Twin studies suggest that genetic factors influence smoking behavior. However, in these studies, genetic and environmental influences may be confounded. We examined whether smoking behavior of adoptees is associated with smoking behavior in adoptive and biological relatives in a design in which this confounding is minimized. Data on smoking status were collected using a mailed questionnaire in a sample of 840 adoptive families from the Danish Adoption Register including all non-familial adoptions from 1924 through 1947. Smoking data were available for 706 adoptees, 451 biological fathers, 580 biological mothers, 641 adoptive fathers, 693 adoptive mothers, 199 biological full-siblings, 684 maternal half-siblings, and 576 paternal half-siblings. Adoptees' status as ever, current, heavy, or former (ex-)smokers was related to their relatives' smoking status. Adoptees ever smoking was associated with their full-siblings' status as ever smokers (OR = 3.6 [1.5-8.7]). Adoptees' current smoking was also associated with their full-siblings' ever (OR = 3.2 [1.5-7.7]) and current (OR = 2.6 [1.3-5.0]) smoking, whereas adoptees' heavy smoking was associated with their full-siblings ever (OR = 5.5 [2.1-14.3]), current (OR = 4.0[1.9-8.6]) and heavy (OR = 2.0[1.0-4.2]) smoking. Compared with current smokers, adoptee ex-smokers had full-siblings who were ex-smokers more often (OR = 3.5 [1.0-11.6]), current (OR = 0.4 [0.2-0.8]), and heavy (OR = 0.3 [0.1-0.9]) smokers less often. Adoptees' smoking behavior was not associated with adoptive or biological parents' status as current smokers. This study of smoking behavior in adult adoptees and their biological and adoptee family supports the finding in twin studies of a genetic influence on smoking within the same generation.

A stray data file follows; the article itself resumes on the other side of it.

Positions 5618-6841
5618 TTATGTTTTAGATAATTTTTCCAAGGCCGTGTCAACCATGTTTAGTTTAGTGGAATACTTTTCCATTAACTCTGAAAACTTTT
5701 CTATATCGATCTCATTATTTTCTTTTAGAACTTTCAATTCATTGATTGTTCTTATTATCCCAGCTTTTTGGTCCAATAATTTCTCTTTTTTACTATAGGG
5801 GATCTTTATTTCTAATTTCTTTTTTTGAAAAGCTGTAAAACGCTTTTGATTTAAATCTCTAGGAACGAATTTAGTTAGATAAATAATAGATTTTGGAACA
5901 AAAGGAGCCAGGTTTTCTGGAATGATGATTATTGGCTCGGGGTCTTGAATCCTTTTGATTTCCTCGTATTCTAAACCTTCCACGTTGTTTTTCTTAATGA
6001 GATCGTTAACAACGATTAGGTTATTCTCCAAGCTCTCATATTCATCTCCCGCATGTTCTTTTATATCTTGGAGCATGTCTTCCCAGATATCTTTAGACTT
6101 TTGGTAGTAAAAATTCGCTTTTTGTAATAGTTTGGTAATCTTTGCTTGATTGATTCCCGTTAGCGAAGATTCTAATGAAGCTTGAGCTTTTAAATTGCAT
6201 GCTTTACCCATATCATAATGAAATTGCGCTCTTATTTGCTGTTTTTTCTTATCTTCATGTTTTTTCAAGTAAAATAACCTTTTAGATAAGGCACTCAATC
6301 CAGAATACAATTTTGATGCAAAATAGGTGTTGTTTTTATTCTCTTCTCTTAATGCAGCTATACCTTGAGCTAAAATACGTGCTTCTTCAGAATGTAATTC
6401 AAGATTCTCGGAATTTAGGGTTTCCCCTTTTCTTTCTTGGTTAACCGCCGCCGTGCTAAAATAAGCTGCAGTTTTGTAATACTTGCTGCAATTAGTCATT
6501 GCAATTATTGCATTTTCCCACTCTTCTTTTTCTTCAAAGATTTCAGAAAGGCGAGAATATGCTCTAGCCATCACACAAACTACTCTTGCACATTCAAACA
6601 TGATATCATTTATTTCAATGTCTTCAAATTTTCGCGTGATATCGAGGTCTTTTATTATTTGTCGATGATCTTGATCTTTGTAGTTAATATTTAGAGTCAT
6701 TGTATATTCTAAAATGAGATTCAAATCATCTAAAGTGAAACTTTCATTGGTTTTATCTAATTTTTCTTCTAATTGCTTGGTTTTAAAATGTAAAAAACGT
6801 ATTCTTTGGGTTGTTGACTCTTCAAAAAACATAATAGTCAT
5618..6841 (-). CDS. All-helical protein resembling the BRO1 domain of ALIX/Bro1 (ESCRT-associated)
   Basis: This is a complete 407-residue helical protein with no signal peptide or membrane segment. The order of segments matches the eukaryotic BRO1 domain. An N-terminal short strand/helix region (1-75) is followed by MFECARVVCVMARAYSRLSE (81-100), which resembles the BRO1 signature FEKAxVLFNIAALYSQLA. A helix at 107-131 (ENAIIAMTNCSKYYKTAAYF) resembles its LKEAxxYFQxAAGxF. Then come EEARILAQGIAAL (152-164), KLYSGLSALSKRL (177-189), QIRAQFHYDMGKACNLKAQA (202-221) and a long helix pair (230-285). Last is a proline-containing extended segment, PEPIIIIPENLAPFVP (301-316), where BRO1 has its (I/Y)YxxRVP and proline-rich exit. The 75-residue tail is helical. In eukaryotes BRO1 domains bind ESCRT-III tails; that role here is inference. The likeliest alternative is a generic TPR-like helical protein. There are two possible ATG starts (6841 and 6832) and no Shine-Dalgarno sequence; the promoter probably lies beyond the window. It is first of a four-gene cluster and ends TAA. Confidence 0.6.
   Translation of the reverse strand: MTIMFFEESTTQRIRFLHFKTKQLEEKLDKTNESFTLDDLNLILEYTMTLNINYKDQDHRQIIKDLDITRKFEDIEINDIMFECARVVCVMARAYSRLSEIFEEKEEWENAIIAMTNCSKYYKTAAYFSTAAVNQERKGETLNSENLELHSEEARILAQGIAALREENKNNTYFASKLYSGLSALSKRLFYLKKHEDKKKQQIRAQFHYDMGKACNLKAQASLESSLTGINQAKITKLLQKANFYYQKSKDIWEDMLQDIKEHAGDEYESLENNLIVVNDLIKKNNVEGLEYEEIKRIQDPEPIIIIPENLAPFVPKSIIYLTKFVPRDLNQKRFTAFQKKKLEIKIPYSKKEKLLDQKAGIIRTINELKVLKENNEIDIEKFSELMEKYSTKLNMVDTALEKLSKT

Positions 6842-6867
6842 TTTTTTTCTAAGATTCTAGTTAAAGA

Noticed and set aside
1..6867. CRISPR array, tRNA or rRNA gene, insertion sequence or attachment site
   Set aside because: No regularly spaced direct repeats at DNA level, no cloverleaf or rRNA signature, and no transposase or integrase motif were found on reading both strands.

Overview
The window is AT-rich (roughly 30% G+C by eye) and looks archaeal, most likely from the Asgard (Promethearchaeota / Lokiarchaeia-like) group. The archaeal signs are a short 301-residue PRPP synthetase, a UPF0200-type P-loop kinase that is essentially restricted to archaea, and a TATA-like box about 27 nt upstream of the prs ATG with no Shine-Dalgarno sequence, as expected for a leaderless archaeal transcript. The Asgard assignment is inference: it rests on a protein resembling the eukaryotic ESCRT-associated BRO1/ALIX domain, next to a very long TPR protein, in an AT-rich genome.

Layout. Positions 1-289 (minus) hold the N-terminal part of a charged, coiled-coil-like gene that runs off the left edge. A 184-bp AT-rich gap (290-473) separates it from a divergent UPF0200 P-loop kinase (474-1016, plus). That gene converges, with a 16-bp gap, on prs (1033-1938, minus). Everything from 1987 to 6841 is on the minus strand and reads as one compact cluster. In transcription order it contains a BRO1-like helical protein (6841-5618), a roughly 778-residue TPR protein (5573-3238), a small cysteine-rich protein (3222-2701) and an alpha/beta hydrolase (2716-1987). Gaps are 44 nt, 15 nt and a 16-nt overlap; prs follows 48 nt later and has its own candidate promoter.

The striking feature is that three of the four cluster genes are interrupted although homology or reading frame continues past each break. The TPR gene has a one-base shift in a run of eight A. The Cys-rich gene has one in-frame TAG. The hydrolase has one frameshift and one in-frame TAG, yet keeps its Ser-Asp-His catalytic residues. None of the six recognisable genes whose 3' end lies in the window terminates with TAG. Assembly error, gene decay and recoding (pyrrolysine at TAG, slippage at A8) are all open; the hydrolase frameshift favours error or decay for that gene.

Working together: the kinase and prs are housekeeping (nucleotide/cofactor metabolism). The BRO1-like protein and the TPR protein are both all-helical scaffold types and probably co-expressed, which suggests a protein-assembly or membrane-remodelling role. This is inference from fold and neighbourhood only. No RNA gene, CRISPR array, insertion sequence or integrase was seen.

Copyright 2001 Wiley-Liss, Inc.